1. I would love to see these rituals.

    Here in Lesbos men in some of the other villages men wear bells and skins at Carnival time. In my village men dress up as women for Carnival. In the cases of men dressing as women I have seen, I have felt uneasy, as I wonder if this is just another “mask” of patriarchal domination and control. I feel differently when less frequently women dress up as men. In one case the more powerful are mocking the less powerful; in the other the powerless are wearing the clothes of the powerful. Or so it seems to me.

    You state that in the rituals you describe, men are stealing women’s ritual power. Is this act “just for fun” which might be OK, or is it one step along the way to the priesthood and patriarchate of the Greek Orthodox Church, where men wearing skirts have all the officially recognized power? Another thought, do the priests and patriarchs wear beards to suggest that despite their skirts, the power they have derives from maleness and never was stolen in the first place?

    I must add that I feel profoundly disturbed by the word αραπης which has some of the connotations of the “n” word. I don’t think we can just “pass over” the fact that the word “seems” racist. It is racist, no matter what the origins of the ritual are.

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    • Yes, I agree that the word ‘arapis’ is disturbing. I wish I knew more about the origins of this particular custom – specifically, whether the character in the ritual drama predates the word connoting the character, which might indicate a non-offensive origin for the role, despite the offensive name in current use. Similar customs in other parts of Greece and the Balkans, both at Theophania and Carnival, frequently include a dark-skinned character, but I do not know what names are used for him. There are archaeological portrayals of men dancing in women’s clothing for ritual purposes as early as the Classical period, but again, I don’t know at what point the ‘Arab’ character became part of these customs.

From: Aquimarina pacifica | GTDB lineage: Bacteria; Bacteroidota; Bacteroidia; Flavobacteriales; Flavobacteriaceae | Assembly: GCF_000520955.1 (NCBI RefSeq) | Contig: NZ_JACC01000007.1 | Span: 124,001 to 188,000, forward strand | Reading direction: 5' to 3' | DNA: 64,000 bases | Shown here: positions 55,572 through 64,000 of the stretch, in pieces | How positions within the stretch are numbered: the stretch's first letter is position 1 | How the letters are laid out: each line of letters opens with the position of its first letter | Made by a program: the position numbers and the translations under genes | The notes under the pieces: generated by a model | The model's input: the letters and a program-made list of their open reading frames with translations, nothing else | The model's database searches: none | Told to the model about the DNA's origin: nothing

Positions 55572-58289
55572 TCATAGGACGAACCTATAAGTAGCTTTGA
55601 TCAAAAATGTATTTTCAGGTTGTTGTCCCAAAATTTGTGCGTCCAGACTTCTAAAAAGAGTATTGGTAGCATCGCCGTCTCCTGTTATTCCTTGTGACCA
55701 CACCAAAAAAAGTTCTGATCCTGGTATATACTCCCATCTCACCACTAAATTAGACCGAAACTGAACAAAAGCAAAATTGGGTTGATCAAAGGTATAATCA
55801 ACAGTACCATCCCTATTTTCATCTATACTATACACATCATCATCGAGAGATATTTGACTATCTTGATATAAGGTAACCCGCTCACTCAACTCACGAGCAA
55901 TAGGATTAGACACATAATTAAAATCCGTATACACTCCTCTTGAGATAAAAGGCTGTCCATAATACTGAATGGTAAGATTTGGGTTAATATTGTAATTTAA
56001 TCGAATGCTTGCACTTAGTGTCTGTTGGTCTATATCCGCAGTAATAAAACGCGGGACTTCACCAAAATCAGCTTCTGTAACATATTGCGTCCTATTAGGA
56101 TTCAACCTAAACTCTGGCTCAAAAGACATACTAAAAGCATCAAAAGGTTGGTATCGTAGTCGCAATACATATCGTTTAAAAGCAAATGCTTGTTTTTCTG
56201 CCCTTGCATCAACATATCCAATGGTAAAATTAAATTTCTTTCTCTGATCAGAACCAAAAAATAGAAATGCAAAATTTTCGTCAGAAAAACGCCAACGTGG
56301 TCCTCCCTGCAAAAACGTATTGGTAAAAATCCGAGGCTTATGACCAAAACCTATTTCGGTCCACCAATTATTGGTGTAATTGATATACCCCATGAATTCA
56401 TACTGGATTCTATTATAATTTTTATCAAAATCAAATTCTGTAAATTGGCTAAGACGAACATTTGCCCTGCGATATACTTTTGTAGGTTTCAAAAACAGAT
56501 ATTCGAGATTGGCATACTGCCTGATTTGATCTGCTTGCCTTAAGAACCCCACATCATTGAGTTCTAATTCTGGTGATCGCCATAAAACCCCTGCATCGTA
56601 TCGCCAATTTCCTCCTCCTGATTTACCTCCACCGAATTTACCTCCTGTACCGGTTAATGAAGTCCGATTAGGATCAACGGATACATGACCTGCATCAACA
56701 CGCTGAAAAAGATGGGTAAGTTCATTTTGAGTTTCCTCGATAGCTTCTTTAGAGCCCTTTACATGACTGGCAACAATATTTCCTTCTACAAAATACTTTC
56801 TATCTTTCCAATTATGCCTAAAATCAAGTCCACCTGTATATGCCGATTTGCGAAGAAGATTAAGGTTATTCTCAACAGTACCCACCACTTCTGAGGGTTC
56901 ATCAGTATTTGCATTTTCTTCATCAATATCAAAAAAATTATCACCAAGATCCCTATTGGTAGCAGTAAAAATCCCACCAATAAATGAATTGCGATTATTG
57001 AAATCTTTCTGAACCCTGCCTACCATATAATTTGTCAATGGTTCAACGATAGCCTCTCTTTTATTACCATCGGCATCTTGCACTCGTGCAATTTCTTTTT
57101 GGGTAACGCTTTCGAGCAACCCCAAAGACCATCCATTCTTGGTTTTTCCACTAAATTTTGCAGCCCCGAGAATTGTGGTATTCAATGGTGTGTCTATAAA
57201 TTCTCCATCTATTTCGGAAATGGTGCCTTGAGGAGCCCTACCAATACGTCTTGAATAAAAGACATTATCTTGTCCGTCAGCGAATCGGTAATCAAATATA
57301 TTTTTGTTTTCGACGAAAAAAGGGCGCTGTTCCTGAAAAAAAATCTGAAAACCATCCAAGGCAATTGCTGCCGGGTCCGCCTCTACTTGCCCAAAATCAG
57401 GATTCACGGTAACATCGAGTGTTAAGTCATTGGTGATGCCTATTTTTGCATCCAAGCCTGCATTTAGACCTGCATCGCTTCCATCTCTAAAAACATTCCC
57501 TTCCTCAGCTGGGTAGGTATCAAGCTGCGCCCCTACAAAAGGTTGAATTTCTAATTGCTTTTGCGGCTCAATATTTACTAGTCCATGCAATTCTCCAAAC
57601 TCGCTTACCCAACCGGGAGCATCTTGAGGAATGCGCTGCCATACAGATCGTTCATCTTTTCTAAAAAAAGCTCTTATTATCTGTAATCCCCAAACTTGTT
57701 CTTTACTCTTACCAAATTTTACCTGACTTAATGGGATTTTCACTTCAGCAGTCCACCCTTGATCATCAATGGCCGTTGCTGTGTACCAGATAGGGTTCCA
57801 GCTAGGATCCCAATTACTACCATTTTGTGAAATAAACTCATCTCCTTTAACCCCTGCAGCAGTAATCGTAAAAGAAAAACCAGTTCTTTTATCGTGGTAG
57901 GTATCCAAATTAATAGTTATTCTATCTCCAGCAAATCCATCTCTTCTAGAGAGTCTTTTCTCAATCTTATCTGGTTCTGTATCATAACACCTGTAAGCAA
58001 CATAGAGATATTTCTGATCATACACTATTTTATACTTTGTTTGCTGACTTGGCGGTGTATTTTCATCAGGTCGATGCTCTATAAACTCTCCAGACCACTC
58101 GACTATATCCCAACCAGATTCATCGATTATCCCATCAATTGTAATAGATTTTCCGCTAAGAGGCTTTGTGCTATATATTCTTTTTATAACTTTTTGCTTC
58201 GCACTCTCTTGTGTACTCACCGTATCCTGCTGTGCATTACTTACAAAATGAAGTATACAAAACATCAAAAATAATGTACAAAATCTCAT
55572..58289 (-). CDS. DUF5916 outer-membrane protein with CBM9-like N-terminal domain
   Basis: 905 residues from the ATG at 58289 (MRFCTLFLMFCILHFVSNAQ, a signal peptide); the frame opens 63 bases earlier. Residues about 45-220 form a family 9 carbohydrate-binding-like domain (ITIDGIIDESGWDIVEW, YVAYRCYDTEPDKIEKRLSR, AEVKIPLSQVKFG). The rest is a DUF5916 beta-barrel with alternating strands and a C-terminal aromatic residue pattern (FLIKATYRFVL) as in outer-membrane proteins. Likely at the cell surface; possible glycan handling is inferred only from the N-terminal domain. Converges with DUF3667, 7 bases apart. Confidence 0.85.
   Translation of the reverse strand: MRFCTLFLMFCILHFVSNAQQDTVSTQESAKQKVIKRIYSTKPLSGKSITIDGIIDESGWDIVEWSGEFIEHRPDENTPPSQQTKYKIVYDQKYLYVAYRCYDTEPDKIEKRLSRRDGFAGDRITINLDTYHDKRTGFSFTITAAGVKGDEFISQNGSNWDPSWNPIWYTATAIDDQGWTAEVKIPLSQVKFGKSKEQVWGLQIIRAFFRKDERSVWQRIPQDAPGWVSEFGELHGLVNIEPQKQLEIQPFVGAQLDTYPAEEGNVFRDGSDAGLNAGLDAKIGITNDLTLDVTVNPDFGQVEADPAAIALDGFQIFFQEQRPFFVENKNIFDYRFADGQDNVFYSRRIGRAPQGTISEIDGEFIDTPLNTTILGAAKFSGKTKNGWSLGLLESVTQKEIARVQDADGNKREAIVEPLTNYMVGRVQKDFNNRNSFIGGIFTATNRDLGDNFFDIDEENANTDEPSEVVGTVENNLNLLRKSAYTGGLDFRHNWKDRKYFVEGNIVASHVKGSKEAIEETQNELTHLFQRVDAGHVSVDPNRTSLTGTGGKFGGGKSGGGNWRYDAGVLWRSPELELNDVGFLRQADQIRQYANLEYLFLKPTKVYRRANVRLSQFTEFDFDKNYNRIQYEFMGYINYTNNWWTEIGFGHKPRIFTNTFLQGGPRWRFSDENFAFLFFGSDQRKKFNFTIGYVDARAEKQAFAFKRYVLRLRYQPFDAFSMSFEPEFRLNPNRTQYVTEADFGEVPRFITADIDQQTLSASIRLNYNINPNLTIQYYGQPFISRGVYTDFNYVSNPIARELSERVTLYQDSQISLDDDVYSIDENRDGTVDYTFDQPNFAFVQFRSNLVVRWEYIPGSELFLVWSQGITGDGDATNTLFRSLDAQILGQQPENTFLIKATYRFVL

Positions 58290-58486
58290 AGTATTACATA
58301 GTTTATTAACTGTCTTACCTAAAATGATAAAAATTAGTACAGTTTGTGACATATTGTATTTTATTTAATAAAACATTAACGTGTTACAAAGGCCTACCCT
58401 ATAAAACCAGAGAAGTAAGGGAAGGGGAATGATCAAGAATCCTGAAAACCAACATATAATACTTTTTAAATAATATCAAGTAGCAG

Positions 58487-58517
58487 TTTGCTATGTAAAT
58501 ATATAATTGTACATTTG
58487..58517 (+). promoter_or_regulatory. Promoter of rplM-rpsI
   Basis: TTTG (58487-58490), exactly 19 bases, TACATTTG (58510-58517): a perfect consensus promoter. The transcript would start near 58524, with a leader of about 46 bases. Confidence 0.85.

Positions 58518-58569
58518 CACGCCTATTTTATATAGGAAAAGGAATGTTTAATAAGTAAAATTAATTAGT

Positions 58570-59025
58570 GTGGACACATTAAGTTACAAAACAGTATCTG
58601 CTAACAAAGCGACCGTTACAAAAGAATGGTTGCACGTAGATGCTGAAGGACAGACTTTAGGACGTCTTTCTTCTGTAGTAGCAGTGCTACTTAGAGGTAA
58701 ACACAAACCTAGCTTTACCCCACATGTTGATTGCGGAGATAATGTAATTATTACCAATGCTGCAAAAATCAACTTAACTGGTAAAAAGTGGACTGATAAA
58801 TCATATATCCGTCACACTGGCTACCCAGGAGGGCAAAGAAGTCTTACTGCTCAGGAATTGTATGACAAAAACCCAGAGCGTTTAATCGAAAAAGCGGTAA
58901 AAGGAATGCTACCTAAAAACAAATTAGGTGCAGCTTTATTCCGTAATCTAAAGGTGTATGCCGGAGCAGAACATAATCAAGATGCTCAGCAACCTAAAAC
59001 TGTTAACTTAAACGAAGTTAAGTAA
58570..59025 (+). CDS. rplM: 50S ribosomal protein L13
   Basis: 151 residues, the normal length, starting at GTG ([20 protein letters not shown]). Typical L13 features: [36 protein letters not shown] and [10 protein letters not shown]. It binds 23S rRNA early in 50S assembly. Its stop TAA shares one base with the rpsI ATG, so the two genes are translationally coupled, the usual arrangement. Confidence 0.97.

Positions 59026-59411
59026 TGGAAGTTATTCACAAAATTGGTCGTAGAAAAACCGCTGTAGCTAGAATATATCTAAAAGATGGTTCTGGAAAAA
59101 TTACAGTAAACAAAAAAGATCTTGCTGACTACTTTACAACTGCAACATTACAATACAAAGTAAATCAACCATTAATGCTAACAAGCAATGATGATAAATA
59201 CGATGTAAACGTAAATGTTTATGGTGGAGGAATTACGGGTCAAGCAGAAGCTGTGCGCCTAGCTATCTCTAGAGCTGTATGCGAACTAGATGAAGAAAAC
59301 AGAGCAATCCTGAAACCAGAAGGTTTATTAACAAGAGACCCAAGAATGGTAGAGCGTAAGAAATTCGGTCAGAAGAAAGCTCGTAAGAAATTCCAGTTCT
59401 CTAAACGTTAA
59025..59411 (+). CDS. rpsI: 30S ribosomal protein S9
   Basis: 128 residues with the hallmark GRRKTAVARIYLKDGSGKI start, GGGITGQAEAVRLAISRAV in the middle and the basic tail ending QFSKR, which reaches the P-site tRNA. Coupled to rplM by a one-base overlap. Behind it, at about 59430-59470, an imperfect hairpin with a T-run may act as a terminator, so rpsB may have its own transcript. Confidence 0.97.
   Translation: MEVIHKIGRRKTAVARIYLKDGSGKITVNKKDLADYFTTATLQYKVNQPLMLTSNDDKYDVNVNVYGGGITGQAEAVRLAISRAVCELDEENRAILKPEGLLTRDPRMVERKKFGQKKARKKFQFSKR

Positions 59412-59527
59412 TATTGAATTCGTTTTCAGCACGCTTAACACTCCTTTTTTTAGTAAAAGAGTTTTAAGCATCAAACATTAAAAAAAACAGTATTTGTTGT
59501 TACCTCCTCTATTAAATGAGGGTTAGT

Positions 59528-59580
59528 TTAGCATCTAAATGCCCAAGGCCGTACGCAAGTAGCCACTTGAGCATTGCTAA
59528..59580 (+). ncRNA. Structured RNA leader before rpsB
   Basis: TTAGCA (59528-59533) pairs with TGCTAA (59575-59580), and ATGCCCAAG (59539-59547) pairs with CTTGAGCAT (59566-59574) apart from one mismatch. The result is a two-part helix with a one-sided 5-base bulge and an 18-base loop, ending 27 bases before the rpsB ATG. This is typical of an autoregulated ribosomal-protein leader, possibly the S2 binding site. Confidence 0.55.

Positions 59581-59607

Certainly Theophania and Carnival are times of engaging with the energy seen as ‘other’ and therefore to be feared, as you say, which is often given form through terrifying masks and disguises. Perhaps it is worth noting that Carnival customs (which have much in common with Theophania rituals since they are usually carried out by the same groups of men in the villages) are times of taboo-breaking, where a lot of shocking language is used in the songs, specifically words otherwise not acceptable in polite society. The people I know who carry on the ritual customs in Drama are proud to call themselves ‘Arapides’ in the context of their rituals, but would not use the word ‘arapis’ to denigrate a person of colour.

      I wonder if we will be able to pressure Greeks to rename the Arapides (the way the Dutch are beginning to do with their racist Christmas character Black Peter, for example), or do you feel the character itself is racist no matter what terminology they use?

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      • PS About the ‘men stealing women’s ritual power’, I think in this instance they are borrowing it, not taking it away from the women (though patriarchy certainly does plenty of that in other contexts). Women have responsibility for most of the spring and summer rituals in the Balkans, as well as all the rituals around birth and death, so one way of looking at the men’s ritual activities at Theophania and Carnival is that it gives the women a chance to take a little time off.

        About men wearing skirts in positions of officially recognised power: I am writing this from southern Morocco, where men wearing jellabas are a reminder that long caftan-like robes have been a male garment in the Near East & North Africa since ancient times…